Our expert says:
What we know about cramping is a little sketchy, which may surprise you, since it is a very common occurrence. A lot of the early research on cramping was done on electrolytes, things like magnesium and calcium etc. Unfortunately, this turned out to be a wasted era of research, because the recent work has shown that cramps are in fact not caused by mineral deficiency and so supplements do not help prevent them (at least not directly, although they may contribute indirectly, as I'll explain). A few years ago, a big study on 2 Oceans and Comrades runners found that when you compare the magnesium, sodium and calcium levels of runners with cramp with runners without cramp, there's no difference - that means that people cramp even though their mineral levels are exactly the same. So, this myth has come about based on very early studies in mines etc. and a lot of it has been driven by sports drink companies who want to market the products as a cure for cramp.The bottom line is that you are cramping even though your vitamins and mineral levels are normal.
So, then, what causes cramp? Without getting too technical, cramping is caused by a reflex stimulation of the muscle by the central nervous system - the muscle is constantly controlled by nerves and reflexes, and there's good evidence to show that a cramp occurs when the reflex control of muscle breaks down and the muscle is stimulated excessively. Exactly what causes this is unknown although it is known that fatigue is a major contributor - that's why people cramp late in races, more often they also cramp in the heat (it causes more fatigue), or when it's windy, a hilly course, or a tough race. It also explains why you cramp in the muscles you use only for cycling and not in the arms, for example - the muscles become fatigues, and this somehow interferes with the nervous system and the control of the muscle, causing them to cramp.
So, the immediate treatment for a cramp is to stop and stretch the muscle very well - tests have shown that as soon as you do this, the reflex control of the muscle is restored, and this stops the cramp immediately. In terms of prevention, stretching regularly to improve your overall flexibility may help, stretching before the ride may also help, and then stretching during the ride is also a good idea - you can do this on the downhills, by just unclipping a leg, or bending down - you can get creative.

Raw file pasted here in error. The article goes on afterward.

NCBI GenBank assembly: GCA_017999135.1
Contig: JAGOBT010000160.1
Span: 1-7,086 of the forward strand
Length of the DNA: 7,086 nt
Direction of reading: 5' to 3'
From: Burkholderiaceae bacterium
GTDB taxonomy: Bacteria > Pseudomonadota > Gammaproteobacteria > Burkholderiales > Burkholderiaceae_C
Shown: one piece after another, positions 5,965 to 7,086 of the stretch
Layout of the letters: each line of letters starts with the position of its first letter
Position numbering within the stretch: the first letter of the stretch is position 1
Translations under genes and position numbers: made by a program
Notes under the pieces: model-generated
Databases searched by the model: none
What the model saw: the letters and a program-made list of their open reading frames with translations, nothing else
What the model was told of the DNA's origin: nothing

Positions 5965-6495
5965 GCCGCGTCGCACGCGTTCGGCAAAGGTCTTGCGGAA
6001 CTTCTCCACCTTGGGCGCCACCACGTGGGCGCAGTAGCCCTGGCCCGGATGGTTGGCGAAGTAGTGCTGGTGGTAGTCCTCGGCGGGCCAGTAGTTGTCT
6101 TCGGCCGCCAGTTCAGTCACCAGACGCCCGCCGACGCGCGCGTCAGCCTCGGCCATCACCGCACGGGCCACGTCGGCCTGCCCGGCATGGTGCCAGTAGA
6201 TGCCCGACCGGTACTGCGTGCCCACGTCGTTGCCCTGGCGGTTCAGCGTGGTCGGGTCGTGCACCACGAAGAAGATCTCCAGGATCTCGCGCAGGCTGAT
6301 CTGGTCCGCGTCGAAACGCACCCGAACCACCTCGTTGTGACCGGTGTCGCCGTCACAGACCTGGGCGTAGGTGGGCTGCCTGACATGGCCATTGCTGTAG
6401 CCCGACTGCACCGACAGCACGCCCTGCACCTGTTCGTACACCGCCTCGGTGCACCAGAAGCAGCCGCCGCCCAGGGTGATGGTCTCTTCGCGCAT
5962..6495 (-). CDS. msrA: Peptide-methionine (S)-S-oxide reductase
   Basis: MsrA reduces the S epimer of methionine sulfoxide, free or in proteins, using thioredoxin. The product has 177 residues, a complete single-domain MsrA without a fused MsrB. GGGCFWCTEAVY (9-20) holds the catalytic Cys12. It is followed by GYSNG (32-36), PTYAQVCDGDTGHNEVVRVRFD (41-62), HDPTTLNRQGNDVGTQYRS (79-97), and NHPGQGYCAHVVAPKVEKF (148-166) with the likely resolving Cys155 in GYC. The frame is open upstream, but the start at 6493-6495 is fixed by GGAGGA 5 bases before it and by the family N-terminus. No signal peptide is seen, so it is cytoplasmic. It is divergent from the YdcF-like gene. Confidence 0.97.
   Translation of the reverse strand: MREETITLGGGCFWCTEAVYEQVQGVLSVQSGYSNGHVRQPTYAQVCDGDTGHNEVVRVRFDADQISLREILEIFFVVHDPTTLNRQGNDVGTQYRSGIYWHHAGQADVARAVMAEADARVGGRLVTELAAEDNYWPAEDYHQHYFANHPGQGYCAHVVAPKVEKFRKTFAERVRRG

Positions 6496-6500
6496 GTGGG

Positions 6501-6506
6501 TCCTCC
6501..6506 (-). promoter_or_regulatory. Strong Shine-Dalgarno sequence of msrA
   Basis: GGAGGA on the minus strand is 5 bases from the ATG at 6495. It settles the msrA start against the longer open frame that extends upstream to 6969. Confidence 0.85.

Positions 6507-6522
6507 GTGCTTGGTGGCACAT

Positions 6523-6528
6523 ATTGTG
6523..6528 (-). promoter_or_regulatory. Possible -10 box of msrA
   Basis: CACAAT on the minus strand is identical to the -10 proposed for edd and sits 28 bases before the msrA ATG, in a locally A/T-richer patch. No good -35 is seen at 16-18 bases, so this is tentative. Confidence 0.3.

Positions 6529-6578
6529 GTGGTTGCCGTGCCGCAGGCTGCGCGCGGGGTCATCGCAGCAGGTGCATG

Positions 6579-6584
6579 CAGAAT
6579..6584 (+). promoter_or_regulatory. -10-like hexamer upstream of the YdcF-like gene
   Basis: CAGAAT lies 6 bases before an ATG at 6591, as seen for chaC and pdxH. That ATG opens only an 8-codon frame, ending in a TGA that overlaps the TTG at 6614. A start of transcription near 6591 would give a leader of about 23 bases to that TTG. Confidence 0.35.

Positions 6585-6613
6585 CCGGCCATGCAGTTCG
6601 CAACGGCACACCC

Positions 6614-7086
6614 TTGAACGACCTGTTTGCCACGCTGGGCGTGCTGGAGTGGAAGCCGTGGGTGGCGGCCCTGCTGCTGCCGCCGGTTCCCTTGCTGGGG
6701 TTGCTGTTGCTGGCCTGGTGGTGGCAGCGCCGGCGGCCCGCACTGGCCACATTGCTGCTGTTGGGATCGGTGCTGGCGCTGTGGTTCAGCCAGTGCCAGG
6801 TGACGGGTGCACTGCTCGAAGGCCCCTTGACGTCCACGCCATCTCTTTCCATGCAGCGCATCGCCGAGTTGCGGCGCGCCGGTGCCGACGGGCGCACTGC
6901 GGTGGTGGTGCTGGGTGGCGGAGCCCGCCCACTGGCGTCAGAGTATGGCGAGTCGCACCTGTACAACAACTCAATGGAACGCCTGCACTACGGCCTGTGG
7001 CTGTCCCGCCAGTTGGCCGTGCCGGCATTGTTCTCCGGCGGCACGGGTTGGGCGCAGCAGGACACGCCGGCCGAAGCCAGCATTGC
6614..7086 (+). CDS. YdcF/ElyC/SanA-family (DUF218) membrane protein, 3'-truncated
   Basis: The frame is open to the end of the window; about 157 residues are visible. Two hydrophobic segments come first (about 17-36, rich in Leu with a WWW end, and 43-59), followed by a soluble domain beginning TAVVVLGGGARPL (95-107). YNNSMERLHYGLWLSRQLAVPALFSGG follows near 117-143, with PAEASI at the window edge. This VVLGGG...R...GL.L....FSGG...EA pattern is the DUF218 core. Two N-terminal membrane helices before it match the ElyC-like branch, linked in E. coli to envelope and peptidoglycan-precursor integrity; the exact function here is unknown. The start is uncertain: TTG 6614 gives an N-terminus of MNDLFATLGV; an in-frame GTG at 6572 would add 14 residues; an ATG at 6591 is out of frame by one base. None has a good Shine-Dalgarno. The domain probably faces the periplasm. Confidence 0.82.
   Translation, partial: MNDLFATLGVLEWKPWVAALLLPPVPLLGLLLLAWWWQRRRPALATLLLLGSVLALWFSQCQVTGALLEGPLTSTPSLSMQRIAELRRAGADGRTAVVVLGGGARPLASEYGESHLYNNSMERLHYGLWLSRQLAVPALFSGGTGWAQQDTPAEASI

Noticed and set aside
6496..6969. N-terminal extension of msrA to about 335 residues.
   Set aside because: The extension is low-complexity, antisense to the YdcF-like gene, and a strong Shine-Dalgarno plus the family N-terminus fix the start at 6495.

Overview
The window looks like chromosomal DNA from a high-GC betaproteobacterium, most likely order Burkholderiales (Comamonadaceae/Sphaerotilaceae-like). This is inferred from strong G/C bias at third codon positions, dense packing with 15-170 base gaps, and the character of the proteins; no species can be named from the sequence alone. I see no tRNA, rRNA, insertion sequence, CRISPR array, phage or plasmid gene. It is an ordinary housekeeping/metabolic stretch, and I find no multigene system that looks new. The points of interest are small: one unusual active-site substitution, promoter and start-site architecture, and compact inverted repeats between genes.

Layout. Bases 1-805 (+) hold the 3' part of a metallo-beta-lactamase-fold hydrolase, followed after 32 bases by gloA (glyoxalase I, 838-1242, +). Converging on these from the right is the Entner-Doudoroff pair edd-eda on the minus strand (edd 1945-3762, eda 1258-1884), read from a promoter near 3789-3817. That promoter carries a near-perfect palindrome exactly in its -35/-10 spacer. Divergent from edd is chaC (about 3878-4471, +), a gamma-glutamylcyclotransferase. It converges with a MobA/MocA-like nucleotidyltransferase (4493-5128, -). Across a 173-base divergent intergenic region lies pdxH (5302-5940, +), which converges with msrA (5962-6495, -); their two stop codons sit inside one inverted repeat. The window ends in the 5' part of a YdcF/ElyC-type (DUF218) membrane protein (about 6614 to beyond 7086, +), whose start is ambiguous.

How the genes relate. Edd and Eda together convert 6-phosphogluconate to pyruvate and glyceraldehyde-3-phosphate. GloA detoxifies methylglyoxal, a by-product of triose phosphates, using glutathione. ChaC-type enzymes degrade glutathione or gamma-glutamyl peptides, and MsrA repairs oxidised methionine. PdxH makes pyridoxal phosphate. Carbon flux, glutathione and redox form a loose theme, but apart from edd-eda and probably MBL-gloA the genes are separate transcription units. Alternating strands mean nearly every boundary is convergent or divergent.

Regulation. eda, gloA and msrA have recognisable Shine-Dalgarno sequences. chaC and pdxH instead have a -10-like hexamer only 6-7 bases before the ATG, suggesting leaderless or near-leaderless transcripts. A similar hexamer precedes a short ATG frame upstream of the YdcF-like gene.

Then the other factor that helps prevent cramp is muscle strength. It's not a co-incidence that the people who cramp are often racing hard, or pushing harder than their training has allowed them. So, the training is very important, and getting to maximum fitness is vital. This would include doing rides in a very heavy gear, where you are deliberating fatiguing the muscles, making them stronger, so that in a race, they are able to handle it when you are tired near the end. I would include one ride per week, where you go over a gently rolling terrain in a big gear and really push your legs hard - this won't feel that hard on the breathing or heart, but your legs certainly will feel it. Hill training also helps. BY improving the muscle strength, you will delay muscle fatigue, and then hopefully the cramp won't occur.You did say that you were very fit, but perhaps the difference is that in the race situation, you are working just that 1% harder, and this causes the muscle to fatigue at 70 km. So, while your base distance training sounds great, perhaps it is the quality of the training, doing things like hill work, as I explained, that will make a difference.
So, these are the natural, more scientifically ways of preventing cramp.
I hope they work for you.
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